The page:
Financials

Young Storytellers
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Operations

The people, governance practices, and partners that make the organization tick.

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Connect with nonprofit leaders

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Connect with nonprofit leaders

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Build relationships with key people who manage and lead nonprofit organizations with GuideStar Pro. Try a low commitment monthly plan today.

  • Analyze a variety of pre-calculated financial metrics
  • Access beautifully interactive analysis and comparison tools
  • Compare nonprofit financials to similar organizations

Want to see how you can enhance your nonprofit research and unlock more insights? Learn More about GuideStar Pro.

Young Storytellers

Board of directors
as of 12/3/2021
SOURCE: Self-reported by organization
Board chair

Ani Shehigian

Conde Naste Entertainment

Term: 2021 - 2023

Jay Gibson

Writer

Divya Menon

Marketing Strategist

Lani Monos

Executive Director, Corporate Social Responsibility, Sony Pictures Entertainment

Franklin Leonard

CEO, The Black List

Tess Sanchez

EVP Casting, Fox

Tendo Nagenda

President, Film Production, Netflix

Mauricio Mota

CEO, Wise Entertainment

Gina Reyes

Director of Development, Story House / Univision

Peter Principato

CEO, Artists First

Rory Pullens

President, House Studios

John Hall

VP, Commercial Banking, US Bank

Koko Archibong

VP, Capital Group

Brittany Little

VP Development, NBCU Television

Board leadership practices

SOURCE: Self-reported by organization

GuideStar worked with BoardSource, the national leader in nonprofit board leadership and governance, to create this section.

  • Board orientation and education
    Does the board conduct a formal orientation for new board members and require all board members to sign a written agreement regarding their roles, responsibilities, and expectations? Yes
  • CEO oversight
    Has the board conducted a formal, written assessment of the chief executive within the past year ? Yes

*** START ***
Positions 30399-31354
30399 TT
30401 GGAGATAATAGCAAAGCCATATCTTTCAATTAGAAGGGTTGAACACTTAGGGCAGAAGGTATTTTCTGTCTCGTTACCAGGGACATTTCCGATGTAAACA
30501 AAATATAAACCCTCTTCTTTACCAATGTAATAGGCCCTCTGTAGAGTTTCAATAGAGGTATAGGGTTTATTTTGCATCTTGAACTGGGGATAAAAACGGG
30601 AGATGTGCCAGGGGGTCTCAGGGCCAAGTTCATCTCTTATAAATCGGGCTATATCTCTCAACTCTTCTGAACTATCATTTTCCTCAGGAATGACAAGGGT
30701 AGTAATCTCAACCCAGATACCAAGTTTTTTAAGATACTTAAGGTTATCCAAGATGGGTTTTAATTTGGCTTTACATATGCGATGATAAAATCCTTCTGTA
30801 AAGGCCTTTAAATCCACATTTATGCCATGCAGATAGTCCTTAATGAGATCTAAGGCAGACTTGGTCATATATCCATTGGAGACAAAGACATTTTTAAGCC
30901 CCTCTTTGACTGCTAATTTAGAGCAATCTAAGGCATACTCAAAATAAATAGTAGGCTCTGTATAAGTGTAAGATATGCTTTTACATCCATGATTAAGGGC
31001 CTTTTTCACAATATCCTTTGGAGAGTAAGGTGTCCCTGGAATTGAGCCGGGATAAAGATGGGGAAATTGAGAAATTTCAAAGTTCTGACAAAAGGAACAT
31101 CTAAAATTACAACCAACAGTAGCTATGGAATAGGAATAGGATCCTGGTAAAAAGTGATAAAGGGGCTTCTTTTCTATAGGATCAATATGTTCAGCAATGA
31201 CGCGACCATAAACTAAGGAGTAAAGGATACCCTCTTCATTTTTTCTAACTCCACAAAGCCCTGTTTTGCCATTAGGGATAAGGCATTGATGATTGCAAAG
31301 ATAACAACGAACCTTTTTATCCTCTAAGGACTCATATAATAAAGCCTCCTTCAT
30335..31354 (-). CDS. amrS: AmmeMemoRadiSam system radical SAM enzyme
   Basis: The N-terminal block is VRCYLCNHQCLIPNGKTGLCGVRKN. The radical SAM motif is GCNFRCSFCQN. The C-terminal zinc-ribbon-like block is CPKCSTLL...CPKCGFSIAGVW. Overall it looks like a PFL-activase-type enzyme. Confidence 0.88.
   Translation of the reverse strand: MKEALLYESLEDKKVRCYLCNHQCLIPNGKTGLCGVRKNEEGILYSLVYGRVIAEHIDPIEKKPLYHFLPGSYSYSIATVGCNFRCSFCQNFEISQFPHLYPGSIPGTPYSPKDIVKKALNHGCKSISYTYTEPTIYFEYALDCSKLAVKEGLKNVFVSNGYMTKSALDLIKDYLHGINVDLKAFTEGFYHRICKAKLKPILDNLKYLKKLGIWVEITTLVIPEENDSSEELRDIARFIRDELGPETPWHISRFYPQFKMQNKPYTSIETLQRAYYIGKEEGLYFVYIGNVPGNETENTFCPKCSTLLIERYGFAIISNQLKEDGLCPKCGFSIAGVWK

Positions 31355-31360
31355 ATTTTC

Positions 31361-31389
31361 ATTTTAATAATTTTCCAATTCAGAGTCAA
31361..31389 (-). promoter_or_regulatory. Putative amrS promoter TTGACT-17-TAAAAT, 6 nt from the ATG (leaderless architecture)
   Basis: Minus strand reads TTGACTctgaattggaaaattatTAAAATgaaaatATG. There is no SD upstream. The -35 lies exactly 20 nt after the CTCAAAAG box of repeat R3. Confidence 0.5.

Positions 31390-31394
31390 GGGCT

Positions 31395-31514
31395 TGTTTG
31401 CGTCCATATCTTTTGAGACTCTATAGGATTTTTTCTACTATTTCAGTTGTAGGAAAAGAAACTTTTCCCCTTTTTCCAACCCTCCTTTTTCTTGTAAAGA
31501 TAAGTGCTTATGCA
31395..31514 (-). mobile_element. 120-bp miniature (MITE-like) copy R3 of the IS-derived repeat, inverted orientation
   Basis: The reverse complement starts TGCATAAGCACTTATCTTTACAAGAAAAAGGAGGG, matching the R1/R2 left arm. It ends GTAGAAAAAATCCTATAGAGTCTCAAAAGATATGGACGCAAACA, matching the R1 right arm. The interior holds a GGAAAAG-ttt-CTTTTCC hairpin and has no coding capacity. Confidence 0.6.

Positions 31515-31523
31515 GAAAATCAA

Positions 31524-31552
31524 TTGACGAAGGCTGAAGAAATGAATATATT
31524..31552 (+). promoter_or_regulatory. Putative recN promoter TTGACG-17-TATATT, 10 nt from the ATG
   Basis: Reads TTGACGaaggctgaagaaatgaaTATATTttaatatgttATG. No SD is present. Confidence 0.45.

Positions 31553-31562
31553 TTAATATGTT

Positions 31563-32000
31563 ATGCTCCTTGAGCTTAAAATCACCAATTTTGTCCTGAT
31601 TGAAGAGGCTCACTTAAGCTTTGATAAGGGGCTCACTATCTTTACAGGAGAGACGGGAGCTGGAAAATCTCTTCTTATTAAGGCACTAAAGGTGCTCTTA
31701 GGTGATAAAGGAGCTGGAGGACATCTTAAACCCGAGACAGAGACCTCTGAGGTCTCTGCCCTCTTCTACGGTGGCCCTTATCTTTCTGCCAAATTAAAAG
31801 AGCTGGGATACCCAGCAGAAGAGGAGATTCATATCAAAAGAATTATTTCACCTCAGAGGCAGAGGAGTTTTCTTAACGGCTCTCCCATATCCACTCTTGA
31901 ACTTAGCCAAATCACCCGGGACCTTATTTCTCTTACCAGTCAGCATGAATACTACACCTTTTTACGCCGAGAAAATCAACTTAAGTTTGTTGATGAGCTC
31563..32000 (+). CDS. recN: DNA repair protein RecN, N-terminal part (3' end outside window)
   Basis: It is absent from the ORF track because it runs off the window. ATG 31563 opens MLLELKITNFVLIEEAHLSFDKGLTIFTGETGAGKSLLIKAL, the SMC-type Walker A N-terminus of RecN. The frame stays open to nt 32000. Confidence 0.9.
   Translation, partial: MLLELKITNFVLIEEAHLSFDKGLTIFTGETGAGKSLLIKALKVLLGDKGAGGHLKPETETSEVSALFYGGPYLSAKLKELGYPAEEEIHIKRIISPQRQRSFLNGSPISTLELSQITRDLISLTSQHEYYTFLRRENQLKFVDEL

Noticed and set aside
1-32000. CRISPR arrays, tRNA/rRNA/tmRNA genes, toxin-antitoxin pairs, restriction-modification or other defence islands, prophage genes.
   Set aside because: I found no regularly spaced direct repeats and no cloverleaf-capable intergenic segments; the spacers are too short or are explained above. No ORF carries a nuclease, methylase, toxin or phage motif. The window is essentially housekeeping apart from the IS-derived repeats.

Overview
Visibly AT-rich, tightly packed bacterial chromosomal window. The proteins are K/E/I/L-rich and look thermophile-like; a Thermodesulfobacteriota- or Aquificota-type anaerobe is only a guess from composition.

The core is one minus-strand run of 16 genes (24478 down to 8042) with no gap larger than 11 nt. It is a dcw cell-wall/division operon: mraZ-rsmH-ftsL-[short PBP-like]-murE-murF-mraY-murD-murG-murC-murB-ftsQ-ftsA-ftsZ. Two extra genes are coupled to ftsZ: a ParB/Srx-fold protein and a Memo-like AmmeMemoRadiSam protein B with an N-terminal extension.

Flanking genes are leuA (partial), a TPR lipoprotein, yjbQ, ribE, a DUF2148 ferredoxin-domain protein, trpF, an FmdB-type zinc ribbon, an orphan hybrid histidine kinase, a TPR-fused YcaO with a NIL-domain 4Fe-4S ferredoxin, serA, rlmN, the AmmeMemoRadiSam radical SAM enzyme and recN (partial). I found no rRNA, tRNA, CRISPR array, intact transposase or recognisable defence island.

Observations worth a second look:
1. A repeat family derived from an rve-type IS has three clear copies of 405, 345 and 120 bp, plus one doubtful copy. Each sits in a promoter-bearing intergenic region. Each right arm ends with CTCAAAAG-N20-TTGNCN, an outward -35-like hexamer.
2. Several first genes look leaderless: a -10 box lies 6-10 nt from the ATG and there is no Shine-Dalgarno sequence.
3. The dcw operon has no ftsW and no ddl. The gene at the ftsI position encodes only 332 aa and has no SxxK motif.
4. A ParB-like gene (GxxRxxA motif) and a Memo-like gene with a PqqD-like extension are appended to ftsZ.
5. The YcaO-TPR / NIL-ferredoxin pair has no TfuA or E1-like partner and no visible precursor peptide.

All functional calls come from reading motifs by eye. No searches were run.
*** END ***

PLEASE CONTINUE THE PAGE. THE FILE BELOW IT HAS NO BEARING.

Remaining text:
• Ethics and transparency
    Have the board and senior staff reviewed the conflict-of-interest policy and completed and signed disclosure statements in the past year? Yes
  • Board composition
    Does the board ensure an inclusive board member recruitment process that results in diversity of thought and leadership? Yes
  • Board performance
    Has the board conducted a formal, written self-assessment of its performance within the past three years? Yes

Organizational demographics

SOURCE: Self-reported; last updated 12/03/2021

Who works and leads organizations that serve our diverse communities? GuideStar partnered on this section with CHANGE Philanthropy and Equity in the Center.

Leadership

The organization's leader identifies as:

Race & ethnicity
White/Caucasian/European
Gender identity
Male, Not transgender (cisgender)
Sexual orientation
Heterosexual or Straight
Disability status
Person without a disability

Race & ethnicity

Gender identity

 

Sexual orientation

Disability

We do not display disability information for organizations with fewer than 15 staff.

Equity strategies

Last updated: 12/03/2021

GuideStar partnered with Equity in the Center - an organization that works to shift mindsets, practices, and systems to increase racial equity - to create this section. Learn more

Data
  • We review compensation data across the organization (and by staff levels) to identify disparities by race.
  • We ask team members to identify racial disparities in their programs and / or portfolios.
  • We employ non-traditional ways of gathering feedback on programs and trainings, which may include interviews, roundtables, and external reviews with/by community stakeholders.
  • We have long-term strategic plans and measurable goals for creating a culture such that one’s race identity has no influence on how they fare within the organization.
Policies and processes
  • We use a vetting process to identify vendors and partners that share our commitment to race equity.
  • We have a promotion process that anticipates and mitigates implicit and explicit biases about people of color serving in leadership positions.
  • We seek individuals from various race backgrounds for board and executive director/CEO positions within our organization.
  • We have community representation at the board level, either on the board itself or through a community advisory board.
  • We help senior leadership understand how to be inclusive leaders with learning approaches that emphasize reflection, iteration, and adaptability.
  • We engage everyone, from the board to staff levels of the organization, in race equity work and ensure that individuals understand their roles in creating culture such that one’s race identity has no influence on how they fare within the organization.